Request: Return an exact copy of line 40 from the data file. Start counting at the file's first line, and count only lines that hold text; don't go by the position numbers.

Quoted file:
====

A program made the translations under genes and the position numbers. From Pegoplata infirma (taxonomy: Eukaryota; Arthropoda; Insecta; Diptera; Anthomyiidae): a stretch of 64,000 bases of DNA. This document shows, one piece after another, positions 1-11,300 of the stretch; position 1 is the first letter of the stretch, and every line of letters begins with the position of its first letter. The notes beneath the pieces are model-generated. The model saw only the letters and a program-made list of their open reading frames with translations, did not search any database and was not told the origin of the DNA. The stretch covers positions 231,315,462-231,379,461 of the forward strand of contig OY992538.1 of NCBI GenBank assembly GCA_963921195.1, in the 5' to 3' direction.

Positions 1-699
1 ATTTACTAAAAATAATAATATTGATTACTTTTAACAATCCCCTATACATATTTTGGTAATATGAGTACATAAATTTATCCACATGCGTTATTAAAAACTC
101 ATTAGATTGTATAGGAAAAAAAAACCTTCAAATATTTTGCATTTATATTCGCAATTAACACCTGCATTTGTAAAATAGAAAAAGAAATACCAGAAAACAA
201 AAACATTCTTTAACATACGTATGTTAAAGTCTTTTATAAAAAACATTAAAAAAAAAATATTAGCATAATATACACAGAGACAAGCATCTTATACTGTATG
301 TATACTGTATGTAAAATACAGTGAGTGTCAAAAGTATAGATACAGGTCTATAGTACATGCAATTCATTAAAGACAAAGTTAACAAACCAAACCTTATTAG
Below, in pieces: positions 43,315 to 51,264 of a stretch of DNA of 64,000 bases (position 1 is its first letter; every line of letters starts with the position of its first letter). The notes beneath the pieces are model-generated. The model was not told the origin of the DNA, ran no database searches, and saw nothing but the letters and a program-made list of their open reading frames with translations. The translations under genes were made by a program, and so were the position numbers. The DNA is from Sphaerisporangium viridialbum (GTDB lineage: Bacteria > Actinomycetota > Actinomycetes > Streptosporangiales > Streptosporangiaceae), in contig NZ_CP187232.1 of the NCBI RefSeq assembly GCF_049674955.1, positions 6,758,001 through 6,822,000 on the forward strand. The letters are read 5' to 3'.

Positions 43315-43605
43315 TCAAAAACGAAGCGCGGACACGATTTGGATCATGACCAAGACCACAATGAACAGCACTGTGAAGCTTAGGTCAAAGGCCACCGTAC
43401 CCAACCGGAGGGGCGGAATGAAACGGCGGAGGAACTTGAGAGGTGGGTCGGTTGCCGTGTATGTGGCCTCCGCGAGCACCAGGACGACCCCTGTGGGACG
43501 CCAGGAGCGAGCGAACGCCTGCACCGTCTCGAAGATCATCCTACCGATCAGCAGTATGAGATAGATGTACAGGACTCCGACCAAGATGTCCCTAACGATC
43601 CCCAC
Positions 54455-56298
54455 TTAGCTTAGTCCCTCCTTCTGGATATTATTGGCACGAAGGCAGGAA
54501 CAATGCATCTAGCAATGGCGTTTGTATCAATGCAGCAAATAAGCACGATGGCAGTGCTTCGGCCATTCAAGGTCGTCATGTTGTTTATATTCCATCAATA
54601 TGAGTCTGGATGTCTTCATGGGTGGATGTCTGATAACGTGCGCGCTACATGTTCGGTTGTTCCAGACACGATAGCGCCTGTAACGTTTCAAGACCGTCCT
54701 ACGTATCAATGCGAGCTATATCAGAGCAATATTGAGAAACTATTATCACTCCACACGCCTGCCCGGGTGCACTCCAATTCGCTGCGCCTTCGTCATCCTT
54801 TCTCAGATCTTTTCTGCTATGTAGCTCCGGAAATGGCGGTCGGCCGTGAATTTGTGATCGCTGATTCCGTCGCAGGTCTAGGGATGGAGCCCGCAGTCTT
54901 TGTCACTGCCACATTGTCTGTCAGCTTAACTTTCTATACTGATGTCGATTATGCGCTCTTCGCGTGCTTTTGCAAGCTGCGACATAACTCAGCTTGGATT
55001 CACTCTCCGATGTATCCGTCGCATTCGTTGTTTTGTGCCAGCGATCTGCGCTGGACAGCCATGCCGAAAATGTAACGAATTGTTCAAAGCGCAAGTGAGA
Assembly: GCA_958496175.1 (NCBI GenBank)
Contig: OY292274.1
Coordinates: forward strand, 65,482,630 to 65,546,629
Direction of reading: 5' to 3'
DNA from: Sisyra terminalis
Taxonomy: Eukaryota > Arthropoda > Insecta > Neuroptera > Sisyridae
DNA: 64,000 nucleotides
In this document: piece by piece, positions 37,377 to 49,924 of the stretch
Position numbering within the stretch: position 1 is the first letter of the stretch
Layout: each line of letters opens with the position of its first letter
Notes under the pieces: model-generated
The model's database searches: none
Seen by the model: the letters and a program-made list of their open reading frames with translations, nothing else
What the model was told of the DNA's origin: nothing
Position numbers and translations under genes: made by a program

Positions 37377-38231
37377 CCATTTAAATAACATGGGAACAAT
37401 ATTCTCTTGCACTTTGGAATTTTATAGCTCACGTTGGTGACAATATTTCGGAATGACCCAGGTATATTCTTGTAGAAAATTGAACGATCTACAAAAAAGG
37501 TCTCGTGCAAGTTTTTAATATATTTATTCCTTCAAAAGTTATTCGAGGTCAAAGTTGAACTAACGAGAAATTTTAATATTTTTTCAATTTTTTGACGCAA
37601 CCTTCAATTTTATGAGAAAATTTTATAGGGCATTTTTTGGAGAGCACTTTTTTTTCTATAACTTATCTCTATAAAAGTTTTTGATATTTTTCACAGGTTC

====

37601 CCTTCAATTTTATGAGAAAATTTTATAGGGCATTTTTTGGAGAGCACTTTTTTTTCTATAACTTATCTCTATAAAAGTTTTTGATATTTTTCACAGGTTC